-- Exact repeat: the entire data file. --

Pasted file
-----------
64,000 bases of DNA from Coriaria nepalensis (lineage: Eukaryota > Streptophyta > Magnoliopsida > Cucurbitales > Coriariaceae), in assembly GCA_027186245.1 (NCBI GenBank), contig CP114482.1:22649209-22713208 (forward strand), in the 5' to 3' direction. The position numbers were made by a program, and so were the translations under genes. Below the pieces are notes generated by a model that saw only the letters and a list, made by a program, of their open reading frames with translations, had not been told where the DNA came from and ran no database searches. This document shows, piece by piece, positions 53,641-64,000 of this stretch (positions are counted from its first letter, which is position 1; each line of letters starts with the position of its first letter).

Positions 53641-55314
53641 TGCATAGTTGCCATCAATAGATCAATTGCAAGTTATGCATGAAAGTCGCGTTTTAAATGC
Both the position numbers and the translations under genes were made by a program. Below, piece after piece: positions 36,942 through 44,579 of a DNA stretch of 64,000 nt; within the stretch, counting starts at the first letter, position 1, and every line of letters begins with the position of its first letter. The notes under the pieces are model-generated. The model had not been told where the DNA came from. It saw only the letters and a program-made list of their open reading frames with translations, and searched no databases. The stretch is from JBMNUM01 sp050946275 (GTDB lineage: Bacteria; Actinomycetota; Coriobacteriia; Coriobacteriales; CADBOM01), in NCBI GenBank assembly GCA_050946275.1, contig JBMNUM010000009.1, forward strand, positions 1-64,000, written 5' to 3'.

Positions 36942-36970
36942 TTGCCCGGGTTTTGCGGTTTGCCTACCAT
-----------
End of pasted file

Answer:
64,000 bases of DNA from Coriaria nepalensis (lineage: Eukaryota > Streptophyta > Magnoliopsida > Cucurbitales > Coriariaceae), in assembly GCA_027186245.1 (NCBI GenBank), contig CP114482.1:22649209-22713208 (forward strand), in the 5' to 3' direction. The position numbers were made by a program, and so were the translations under genes. Below the pieces are notes generated by a model that saw only the letters and a list, made by a program, of their open reading frames with translations, had not been told where the DNA came from and ran no database searches. This document shows, piece by piece, positions 53,641-64,000 of this stretch (positions are counted from its first letter, which is position 1; each line of letters starts with the position of its first letter).

Positions 53641-55314
53641 TGCATAGTTGCCATCAATAGATCAATTGCAAGTTATGCATGAAAGTCGCGTTTTAAATGC
Both the position numbers and the translations under genes were made by a program. Below, piece after piece: positions 36,942 through 44,579 of a DNA stretch of 64,000 nt; within the stretch, counting starts at the first letter, position 1, and every line of letters begins with the position of its first letter. The notes under the pieces are model-generated. The model had not been told where the DNA came from. It saw only the letters and a program-made list of their open reading frames with translations, and searched no databases. The stretch is from JBMNUM01 sp050946275 (GTDB lineage: Bacteria; Actinomycetota; Coriobacteriia; Coriobacteriales; CADBOM01), in NCBI GenBank assembly GCA_050946275.1, contig JBMNUM010000009.1, forward strand, positions 1-64,000, written 5' to 3'.

Positions 36942-36970
36942 TTGCCCGGGTTTTGCGGTTTGCCTACCAT